RMIT students Vu Hoang Trung and Vu Mạnh Ha have won first prize at the ASEAN Data Science Explorer (ASEANDSE) for an idea that utilises data analytics to improve ethnic minority capabilities and benefit ASEAN economies.
Enhancing ethnic minority capabilities is rarely mentioned in ASEAN’s future growth planning as the focus is normally on preserving minority cultures.
“We believe our topic is unique - empowering ethnic minorities in ASEAN economically, by giving them more opportunities via technology-enabled education and by expanding local industries,” Trung said.
Trung and Ha, both studying a Bachelor of Business (Economics & Finance), were inspired while on their student exchange at an RMIT campus in Australia where they noticed data analytics had grown into a field in its own right.
“[ASEANDSE] was a great opportunity to expand the knowledge acquired in undergraduate courses and self-study, to gain exposure to SAP software and to know what economic policy consulting for ASEAN is like,” Trung explained.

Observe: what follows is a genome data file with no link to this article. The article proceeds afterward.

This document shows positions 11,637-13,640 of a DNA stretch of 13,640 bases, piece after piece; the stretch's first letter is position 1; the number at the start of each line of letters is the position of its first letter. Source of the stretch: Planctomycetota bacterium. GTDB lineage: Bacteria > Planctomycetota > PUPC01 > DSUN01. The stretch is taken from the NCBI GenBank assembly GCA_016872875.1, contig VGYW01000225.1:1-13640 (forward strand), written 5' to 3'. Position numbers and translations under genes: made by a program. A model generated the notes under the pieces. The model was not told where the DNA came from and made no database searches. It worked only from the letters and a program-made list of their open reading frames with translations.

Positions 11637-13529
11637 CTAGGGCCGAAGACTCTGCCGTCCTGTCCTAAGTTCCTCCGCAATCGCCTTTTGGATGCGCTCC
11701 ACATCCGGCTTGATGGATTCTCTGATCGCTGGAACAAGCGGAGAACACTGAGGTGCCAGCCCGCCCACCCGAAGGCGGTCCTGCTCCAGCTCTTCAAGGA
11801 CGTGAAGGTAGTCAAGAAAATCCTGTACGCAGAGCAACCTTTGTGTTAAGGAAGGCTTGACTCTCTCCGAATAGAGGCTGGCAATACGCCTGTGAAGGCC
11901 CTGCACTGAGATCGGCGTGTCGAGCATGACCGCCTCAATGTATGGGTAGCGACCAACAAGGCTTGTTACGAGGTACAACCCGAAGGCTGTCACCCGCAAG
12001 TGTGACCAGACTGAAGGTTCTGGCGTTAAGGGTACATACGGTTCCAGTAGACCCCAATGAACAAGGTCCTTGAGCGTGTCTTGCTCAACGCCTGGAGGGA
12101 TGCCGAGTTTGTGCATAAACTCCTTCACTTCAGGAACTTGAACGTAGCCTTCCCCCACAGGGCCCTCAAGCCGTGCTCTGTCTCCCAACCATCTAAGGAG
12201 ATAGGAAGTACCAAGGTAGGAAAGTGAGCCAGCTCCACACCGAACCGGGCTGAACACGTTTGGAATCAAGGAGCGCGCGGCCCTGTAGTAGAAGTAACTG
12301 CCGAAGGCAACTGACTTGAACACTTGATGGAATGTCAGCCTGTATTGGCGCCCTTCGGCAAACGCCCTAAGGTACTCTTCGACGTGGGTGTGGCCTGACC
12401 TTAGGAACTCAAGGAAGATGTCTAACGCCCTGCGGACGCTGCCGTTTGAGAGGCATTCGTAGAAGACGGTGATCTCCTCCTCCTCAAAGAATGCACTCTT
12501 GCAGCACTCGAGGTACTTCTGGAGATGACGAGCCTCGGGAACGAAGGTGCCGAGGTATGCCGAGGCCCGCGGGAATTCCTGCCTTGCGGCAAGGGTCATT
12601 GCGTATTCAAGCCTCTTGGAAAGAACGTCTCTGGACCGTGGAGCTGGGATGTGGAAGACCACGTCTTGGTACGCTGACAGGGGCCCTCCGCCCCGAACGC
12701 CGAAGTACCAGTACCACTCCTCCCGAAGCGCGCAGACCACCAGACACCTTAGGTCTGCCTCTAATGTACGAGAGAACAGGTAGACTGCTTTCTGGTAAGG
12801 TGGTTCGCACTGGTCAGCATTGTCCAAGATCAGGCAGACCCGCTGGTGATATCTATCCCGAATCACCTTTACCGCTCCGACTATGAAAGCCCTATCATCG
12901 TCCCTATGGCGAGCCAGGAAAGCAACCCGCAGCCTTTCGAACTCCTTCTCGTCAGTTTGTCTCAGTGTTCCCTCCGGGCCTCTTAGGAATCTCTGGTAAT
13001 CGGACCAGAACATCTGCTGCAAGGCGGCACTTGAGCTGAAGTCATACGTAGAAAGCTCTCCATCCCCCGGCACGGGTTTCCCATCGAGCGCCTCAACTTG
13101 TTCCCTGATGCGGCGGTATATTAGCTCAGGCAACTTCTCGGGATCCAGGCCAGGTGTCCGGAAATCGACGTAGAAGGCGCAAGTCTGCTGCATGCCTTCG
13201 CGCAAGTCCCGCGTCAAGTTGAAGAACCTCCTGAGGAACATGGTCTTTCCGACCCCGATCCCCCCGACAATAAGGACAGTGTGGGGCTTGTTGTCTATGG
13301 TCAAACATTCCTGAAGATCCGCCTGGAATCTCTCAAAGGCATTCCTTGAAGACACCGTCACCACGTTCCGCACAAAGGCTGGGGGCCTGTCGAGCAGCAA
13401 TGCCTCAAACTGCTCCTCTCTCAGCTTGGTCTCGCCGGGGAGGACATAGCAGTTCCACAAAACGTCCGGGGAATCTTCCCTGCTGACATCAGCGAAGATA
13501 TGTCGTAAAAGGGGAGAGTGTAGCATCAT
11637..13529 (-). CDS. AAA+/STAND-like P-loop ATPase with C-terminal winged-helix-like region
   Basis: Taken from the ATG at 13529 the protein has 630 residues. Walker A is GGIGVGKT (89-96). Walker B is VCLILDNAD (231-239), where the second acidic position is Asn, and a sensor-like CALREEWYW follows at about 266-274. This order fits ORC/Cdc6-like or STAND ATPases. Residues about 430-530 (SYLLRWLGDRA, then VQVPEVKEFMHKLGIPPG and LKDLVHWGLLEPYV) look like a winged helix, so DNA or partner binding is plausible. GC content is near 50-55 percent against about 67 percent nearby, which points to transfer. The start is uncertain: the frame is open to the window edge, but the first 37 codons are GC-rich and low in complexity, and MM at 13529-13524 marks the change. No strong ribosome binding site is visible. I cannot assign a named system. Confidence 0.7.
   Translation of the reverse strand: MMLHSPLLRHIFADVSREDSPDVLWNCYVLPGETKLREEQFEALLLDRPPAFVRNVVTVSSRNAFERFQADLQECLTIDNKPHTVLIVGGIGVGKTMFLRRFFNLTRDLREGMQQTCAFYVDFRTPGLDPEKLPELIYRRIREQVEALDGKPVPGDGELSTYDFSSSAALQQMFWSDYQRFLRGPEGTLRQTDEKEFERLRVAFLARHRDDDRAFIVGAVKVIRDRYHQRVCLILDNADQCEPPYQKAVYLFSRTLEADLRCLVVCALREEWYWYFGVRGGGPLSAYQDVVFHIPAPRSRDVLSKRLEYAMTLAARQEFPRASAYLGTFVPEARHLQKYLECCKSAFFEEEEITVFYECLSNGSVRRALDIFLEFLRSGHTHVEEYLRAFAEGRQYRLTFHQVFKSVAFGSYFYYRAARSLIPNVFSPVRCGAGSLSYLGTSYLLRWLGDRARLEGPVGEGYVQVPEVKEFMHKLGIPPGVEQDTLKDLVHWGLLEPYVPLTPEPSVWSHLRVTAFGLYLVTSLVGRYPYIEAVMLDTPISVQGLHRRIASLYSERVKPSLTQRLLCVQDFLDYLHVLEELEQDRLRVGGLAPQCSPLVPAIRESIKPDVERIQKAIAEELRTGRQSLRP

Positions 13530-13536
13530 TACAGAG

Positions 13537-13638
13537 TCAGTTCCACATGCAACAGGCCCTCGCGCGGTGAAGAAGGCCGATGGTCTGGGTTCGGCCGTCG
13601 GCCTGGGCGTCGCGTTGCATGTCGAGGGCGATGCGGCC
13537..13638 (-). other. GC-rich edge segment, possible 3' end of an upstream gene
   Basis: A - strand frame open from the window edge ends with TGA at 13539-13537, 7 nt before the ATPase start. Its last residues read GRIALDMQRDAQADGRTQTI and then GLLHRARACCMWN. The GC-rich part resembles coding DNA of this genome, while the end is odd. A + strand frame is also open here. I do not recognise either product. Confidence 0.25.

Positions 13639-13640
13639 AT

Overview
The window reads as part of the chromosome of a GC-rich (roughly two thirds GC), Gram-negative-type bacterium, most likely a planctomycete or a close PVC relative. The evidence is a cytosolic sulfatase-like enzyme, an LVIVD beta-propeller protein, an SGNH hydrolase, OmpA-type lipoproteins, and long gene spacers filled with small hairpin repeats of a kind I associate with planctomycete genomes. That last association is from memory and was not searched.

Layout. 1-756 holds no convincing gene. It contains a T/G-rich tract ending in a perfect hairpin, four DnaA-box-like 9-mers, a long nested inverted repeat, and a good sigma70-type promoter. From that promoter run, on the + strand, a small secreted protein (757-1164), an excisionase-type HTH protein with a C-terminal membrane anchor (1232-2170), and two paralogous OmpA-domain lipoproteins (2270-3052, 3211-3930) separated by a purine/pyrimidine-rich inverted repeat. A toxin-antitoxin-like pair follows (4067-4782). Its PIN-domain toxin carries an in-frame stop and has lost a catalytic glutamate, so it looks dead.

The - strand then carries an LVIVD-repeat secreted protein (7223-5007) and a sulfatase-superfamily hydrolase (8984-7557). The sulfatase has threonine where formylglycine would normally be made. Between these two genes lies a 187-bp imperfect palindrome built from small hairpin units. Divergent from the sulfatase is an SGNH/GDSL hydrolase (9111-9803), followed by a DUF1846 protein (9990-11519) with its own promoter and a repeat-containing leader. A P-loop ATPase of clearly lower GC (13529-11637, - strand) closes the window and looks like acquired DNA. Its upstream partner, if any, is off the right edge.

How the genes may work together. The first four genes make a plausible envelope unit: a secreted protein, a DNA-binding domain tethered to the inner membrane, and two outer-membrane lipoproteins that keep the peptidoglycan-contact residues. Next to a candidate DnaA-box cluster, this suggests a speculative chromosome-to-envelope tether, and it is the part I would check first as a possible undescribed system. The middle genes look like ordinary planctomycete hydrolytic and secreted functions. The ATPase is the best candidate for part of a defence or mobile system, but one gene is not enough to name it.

Trung believed that their competitive edge came from their detailed 10-year action plan which outlined how countries can implement their ideas.
“Having created such a detailed initiative for ethnic minorities, we both really hope to continue on with it and create a large, positive social impact for the ASEAN region,” Trung said.
Apart from travelling to Thailand for the competition, Trung and Ha said the competition’s highlight was meeting an impressive network of people from students throughout Asia to representatives from ASEAN, SAP and the UN.
“We got to discuss our idea with those in power to help make our vision for minorities come true, [we] got to tour the UN building in Thailand and attend workshops there, along with many other networking activities,” Trung said.
The competition enabled Trung and Ha to further enhance their data analytics and SAP software knowledge, gain experience presenting to a niche audience and grow immensely from interacting with mentors, judges and fellow students at the event.
“All of our fellow students [should] seek exposure to diverse fields and cultures. Get out of your comfort zones, search for whatever way to learn what you’re passionate about, such as a competition as a way to open doors, and time will tell how far you can go,” Trung advised.
Story: Jamila Ahmed